I watched an interview with Amy Schumer the other night. I related to lots of what she was saying: she loves other women comics, she champions them, etc. It was really nice and authentic and then this girl ruined it during the Q & A when she stood up and told Amy to Google her comedy and then made a comment like,
“And you know, you just said you love mentoring young girls so…..hit me up.”
EW. EW. EW.
I was deeply embarrassed for her. Mentorships should work naturally. They should be special. You do not ask a celebrity to be your mentor. This is called having basic social skills.
it is insulting to ask writers how they GOT on VICE, or The Rumpus, because it implies they knew someone there, not because their work is good. I got in The Rumpus and Salon because I went to their websites and followed the submitting directions. The secret to writing and publishing, it turns out, is writing and publishing. Mostly writing.
This is not to say I haven’t had some good luck! But I had the “luck” because I was doing the work. Some things I’ve done have been wonderful: I’ve been flown places and done readings in eccentric and glamorous places I never thought I would. Cheryl Strayed blurbed my first book—–because I had written it. Elizabeth Ellen bought my next book because I had written it. CoffeeHouse bought my next book because I had written it. There are zero shortcuts to writing.
I don’t want this post to be solely negative so here are some things I did do that helped me along my way:
1. I emailed authors when I was moved by their books or pieces I read online.
2. I said ‘yes’ every time I was asked to do a reading
3. I emailed hosts of readings and asked if I could read at their series (before LGLA was even out.)
4. I asked for jobs. At Litreactor, at Catapult, at Gotham, at libraries.
5. I treated writing as a job. I still wake up every single morning and head to my desk first thing.
6. I submitted my work.
7. I knew when not to submit my work (sometimes.)
8. I studied what other writers were doing and where they were publishing and sent my work to those places.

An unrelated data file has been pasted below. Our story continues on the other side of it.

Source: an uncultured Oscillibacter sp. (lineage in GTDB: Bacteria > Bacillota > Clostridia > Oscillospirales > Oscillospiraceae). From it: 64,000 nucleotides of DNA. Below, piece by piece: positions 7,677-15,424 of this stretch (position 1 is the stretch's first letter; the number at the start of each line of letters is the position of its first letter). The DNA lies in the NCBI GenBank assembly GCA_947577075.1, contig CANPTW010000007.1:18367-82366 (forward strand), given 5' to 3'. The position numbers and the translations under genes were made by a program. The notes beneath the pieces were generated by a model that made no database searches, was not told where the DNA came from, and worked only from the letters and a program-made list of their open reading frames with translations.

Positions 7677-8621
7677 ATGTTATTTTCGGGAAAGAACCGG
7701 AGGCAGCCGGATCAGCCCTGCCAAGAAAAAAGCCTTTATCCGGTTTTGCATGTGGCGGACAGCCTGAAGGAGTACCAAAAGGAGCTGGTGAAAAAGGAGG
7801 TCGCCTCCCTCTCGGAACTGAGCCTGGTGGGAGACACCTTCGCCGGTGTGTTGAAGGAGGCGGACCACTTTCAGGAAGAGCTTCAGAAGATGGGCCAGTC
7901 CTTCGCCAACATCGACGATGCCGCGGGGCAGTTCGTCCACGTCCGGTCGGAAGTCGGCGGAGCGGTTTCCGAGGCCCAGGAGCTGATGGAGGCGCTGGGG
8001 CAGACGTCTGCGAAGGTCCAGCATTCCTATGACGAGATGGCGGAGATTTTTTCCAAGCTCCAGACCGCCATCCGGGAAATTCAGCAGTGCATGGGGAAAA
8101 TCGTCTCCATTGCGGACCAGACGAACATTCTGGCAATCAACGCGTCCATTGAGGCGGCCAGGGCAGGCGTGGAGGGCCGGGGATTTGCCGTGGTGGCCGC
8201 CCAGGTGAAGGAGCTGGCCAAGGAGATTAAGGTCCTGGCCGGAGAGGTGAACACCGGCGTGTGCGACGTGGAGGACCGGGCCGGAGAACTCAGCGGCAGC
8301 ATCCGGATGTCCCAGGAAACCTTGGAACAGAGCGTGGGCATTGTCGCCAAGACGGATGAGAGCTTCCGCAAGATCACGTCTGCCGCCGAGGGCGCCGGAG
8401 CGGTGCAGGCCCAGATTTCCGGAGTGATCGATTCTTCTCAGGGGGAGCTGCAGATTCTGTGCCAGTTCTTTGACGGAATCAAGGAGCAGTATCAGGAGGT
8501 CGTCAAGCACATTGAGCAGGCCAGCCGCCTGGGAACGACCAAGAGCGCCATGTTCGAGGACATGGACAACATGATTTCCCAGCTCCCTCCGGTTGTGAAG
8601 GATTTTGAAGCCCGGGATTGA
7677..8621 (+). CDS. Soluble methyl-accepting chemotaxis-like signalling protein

9. I got off Facebook two years ago, which has helped me to keep my head down and do my work without seeking attention all day, every day. (I use Twitter for that. : )
10. I support dozens of other writers and they support me in return. Support is not, “How did you get” support is based on mutual admiration.
The girls who I spoke to on speaker phone told me I could come hang out with them in Brooklyn anytime and listen to records. I think they wanted more from me than I could give. I think I disappointed them. But they disappointed me, too.
And if someone wants a VICE contact, they should just email me and ask. Also it’s on their website.
I’d rather have someone email me and ask me directly for an editor’s name, then flatter me just to make connections.
When you say, “How did you get” it sounds like you’re asking for a shortcut. It sounds like you’re saying, “Why you and not me?”
When I was 22 I emailed Ryan O’Connell for the editor’s name at the New York Times Townies column. He told me he couldn’t give it, because he was solicited. (So I found the editor’s name on my own: Honor Jones. I sent her my essay which she accepted, and then changed her mind–a quick heartbreak for me.)
I’m 99.9% sure, without looking back into my email, that I phrased my question to Ryan, “How did you get on Townies? How did you get in the New York Times?”